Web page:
I wrote this piece last week for The Wire about the ongoing campaign for peace between India and Pakistan. I argued that while the move is unlikely to lead to any great policy change, it is time the citizens of both countries came together to encourage the resolution of all bilateral issues through dialogue. A request to readers who agree to please sign and share the online campaign if you haven’t already done so. Thank you. Also see this powerful call for both countries to talk, from Abdul Basit, the outgoing Pakistan Ambassador to India: Pakistan and India must return to the negotiating table, without further ado and preconditions

Peace Now-Hyderabad

Hyderabad launch on July 1 – Magsaysay awardees Admiral L. Ramdas and Jayaprakash Narayan at the launch. Courtesy: Mazher Hussain, COVA

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The fisherman’s tragedy

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Arrested Indian fishermen in Pakistan lockup. File photo. Getty images

Something I wrote in anguish yesterday, published in The Citizen, The Wire and Aman Ki Asha…  Not only are fishermen punished harshly for crossing a border they cannot see, once detained they are treated like prisoners of war by the other country.

The India-Pakistan Fisherman’s Story: Caught, Jailed, Dies, Body Wrapped in Red Tape

Imagine you are a fisherman. Born into poverty. Born in a small coastal village in India. Or Pakistan. (Hardly a matter of choice). You lead a tough life, following the profession of your father and grandfather. You are barely literate. You spend your life eking out a bare existence for yourself and your family, chasing the depleting shoals of fish that the wind and tide drive further out to sea.

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#NotInMyName and expanding ‘islands of sanity’

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Residents say they keep a 24-hour vigil during disturbances to prevent any mischief by ‘outsiders’

Talking about the #NotInMyName campaign in India against lynch mobs that forced PM Modi to break his near-silence on the vigilante violence, my friend Jaspal Singh in an email also discusses the model of citizens’ “defence committees” against communal violence, as seen in Canada and in India. He gives the example of Ram Rahim Nagar (population over 20,000), Ahmedabad, cared for by a welfare society formed by two security guards in 1974. “It is to their great honour that to this day not a single communal incident has taken place there, even when Gujarat was burning,” added Jaspal when I probed him further about it. An earlier piece, Islands of Sanity (PUCL, Feb 2006), examines  more such examples. Do these examples still hold true? Have more islands of sanity emerged? How do we expand such islands of sanity? Another journalist friend, Shivam Vij, argues for shifting the focus from “Keyword Beef (which only furthers Hindutva) to Keywords Farmer, OBC, unemployment, demonetisation, economic slowdown” in his piece taking a critical look at the Not in My Name protests. Jaspal Singh’s ‘Reflections’ below. Continue reading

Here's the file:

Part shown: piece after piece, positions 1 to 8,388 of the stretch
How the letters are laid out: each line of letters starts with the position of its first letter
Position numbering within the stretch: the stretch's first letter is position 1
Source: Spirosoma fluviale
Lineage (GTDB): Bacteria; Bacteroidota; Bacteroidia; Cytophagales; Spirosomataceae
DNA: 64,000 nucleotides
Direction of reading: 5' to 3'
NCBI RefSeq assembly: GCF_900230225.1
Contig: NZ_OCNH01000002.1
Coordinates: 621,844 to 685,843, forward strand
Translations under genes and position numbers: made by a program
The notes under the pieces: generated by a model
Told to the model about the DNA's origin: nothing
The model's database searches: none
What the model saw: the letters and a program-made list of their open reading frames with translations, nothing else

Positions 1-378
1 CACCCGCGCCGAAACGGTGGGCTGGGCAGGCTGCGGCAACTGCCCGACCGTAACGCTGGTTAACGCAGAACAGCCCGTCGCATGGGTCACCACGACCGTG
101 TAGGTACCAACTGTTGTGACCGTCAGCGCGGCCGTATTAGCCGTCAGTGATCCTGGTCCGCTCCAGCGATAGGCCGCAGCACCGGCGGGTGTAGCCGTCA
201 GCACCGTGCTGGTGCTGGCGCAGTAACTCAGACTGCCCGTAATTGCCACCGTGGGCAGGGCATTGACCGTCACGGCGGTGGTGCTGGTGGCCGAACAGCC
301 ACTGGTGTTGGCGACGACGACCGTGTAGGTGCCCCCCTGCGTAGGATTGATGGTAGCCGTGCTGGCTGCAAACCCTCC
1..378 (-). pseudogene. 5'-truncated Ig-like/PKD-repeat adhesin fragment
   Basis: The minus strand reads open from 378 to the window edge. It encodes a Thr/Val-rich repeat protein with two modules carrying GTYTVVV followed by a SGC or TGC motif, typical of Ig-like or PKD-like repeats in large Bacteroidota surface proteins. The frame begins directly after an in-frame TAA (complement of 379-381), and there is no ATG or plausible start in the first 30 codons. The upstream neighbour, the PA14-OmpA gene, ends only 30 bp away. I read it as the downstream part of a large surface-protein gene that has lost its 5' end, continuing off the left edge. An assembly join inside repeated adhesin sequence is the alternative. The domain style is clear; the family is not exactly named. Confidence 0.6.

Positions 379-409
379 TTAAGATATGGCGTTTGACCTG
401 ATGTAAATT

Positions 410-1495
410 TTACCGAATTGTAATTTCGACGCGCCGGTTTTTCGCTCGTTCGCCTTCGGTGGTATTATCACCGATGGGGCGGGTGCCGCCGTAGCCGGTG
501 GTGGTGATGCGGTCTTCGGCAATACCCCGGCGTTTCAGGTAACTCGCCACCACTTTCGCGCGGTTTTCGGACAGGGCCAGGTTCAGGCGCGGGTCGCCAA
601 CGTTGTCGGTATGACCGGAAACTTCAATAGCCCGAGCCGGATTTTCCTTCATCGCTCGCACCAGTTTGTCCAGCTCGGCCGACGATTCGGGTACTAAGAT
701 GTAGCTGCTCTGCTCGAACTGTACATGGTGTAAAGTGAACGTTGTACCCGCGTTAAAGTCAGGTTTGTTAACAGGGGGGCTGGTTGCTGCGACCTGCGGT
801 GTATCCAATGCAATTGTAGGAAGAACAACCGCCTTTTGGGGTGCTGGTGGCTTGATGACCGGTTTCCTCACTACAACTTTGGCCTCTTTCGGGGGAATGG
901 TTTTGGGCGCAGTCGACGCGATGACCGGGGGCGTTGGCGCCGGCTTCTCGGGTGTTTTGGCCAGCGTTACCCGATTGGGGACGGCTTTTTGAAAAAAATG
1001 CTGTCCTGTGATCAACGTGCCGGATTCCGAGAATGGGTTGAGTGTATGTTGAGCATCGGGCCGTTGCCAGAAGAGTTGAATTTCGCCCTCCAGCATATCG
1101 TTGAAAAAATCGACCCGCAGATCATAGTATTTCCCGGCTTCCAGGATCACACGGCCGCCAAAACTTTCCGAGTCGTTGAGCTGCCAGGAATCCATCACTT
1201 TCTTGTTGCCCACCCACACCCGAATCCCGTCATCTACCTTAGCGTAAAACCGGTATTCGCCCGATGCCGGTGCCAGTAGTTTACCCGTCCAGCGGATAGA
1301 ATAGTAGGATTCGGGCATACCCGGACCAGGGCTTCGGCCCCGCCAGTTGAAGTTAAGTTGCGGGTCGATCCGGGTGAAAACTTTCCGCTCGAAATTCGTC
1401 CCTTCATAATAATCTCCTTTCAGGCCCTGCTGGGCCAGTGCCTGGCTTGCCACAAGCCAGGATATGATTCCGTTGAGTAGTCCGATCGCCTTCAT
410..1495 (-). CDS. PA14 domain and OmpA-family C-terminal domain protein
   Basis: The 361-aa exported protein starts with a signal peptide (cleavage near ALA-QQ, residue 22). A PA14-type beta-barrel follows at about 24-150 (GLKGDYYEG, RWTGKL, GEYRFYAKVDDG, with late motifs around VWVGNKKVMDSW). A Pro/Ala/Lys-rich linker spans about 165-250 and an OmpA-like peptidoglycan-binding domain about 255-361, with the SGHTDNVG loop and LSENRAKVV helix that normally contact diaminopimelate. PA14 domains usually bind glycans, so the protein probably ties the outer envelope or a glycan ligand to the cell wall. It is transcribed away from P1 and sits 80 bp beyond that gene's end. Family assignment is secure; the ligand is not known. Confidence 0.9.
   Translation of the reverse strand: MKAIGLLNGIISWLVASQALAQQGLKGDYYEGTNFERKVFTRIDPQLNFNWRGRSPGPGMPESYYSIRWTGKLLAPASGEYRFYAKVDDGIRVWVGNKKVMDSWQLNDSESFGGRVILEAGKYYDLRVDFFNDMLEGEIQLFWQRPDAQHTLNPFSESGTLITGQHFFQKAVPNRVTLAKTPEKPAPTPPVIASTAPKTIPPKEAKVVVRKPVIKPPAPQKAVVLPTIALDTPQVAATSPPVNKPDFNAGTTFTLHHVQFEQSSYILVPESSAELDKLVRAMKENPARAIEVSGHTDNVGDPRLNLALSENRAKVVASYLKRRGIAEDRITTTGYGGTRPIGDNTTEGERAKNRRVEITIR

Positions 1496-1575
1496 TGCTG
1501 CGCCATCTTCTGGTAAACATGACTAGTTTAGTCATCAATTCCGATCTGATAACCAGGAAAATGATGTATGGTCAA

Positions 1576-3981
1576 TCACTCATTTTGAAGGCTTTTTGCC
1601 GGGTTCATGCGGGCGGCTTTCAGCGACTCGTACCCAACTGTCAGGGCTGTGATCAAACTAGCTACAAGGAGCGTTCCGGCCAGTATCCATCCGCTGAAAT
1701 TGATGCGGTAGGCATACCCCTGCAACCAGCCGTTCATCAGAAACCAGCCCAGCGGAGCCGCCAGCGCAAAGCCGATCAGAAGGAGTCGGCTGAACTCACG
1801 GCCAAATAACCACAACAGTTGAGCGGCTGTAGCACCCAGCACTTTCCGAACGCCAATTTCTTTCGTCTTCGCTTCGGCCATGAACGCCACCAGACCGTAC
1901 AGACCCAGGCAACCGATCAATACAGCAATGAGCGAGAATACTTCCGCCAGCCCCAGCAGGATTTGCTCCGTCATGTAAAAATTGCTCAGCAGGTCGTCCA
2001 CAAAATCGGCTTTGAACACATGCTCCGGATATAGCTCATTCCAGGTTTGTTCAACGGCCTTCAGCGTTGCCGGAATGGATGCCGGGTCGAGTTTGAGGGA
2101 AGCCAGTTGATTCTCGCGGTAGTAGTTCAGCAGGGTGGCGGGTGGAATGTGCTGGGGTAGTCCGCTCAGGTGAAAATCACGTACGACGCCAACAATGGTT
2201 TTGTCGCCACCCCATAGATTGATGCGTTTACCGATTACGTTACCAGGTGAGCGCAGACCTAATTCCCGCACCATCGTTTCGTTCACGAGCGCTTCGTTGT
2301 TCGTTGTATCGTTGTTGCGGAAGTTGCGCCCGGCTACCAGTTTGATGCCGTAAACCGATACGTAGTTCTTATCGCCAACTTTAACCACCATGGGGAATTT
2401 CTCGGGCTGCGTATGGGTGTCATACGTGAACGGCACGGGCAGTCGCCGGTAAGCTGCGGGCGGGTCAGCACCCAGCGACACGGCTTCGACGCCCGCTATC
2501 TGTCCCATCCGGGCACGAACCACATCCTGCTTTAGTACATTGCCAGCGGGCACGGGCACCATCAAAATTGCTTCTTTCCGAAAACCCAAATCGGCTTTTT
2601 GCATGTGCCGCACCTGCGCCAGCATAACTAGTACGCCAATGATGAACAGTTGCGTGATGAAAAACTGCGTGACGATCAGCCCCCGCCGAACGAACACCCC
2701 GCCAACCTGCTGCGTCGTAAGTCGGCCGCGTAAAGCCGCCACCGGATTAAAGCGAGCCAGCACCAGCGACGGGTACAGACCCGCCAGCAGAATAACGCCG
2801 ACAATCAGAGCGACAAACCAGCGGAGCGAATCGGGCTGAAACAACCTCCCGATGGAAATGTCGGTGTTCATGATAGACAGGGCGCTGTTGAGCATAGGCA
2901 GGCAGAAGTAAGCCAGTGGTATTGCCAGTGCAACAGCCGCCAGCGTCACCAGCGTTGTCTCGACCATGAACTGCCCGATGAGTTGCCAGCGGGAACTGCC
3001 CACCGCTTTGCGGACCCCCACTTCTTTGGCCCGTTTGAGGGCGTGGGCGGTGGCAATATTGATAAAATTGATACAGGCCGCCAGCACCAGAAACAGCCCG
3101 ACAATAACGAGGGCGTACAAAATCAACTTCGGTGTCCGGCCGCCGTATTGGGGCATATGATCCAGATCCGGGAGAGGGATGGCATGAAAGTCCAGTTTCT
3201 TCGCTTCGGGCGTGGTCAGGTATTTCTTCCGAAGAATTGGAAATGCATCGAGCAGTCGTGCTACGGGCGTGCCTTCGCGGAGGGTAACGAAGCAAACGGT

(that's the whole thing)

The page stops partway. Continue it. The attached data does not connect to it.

Why #NotInMyName protests against vigilante violence, mob lynchings in India resonate elsewhere too

My piece published in The Wire today. Also posted below.

Not in my name-Orijit Sen

Image by graphic artist Orijit Sen.

Catalysed by the mob murder of a teenager in India on June 24, followed by a Facebook post on June 24 by filmmaker Saba Dewan, a #NotInMyName campaign is taking off across India with simultaneous protests in several cities on Wednesday, June 28, 2017, against the ongoing mob lynchings and vigilante violence targeting Muslims and Dalits. Continue reading